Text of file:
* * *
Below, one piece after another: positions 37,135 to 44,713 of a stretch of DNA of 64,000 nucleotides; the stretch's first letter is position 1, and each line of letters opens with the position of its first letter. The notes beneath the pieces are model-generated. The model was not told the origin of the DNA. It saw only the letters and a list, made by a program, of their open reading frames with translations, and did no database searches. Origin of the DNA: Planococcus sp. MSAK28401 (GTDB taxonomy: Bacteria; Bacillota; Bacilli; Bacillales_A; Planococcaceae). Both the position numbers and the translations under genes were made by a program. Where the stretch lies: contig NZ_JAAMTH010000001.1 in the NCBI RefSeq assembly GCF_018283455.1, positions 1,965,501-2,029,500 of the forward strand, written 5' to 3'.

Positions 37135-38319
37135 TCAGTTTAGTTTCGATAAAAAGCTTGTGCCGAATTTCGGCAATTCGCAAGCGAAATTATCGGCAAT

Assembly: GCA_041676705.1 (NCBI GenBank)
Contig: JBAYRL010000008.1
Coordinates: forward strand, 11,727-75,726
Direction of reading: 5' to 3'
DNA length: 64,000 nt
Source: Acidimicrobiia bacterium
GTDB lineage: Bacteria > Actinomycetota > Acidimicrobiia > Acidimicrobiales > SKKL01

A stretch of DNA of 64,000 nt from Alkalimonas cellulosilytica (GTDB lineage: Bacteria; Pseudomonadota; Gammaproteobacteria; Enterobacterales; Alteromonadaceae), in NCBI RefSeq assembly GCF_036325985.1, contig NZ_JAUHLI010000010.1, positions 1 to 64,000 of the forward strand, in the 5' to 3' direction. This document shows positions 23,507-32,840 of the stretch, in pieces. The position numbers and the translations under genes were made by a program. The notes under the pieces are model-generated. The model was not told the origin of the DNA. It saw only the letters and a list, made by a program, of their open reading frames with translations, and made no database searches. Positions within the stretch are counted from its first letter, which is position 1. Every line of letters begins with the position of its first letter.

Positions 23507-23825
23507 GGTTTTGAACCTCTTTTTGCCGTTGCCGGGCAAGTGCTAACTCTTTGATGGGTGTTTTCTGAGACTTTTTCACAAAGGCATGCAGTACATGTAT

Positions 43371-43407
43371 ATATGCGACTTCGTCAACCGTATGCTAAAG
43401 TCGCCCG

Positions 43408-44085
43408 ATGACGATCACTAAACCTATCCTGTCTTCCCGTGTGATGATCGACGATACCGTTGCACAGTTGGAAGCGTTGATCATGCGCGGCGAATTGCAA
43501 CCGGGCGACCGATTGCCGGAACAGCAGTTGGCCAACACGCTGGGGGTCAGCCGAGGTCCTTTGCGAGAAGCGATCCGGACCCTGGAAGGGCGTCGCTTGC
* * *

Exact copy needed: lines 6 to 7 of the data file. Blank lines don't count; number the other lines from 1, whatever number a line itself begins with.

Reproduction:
Coordinates: forward strand, 11,727-75,726
Direction of reading: 5' to 3'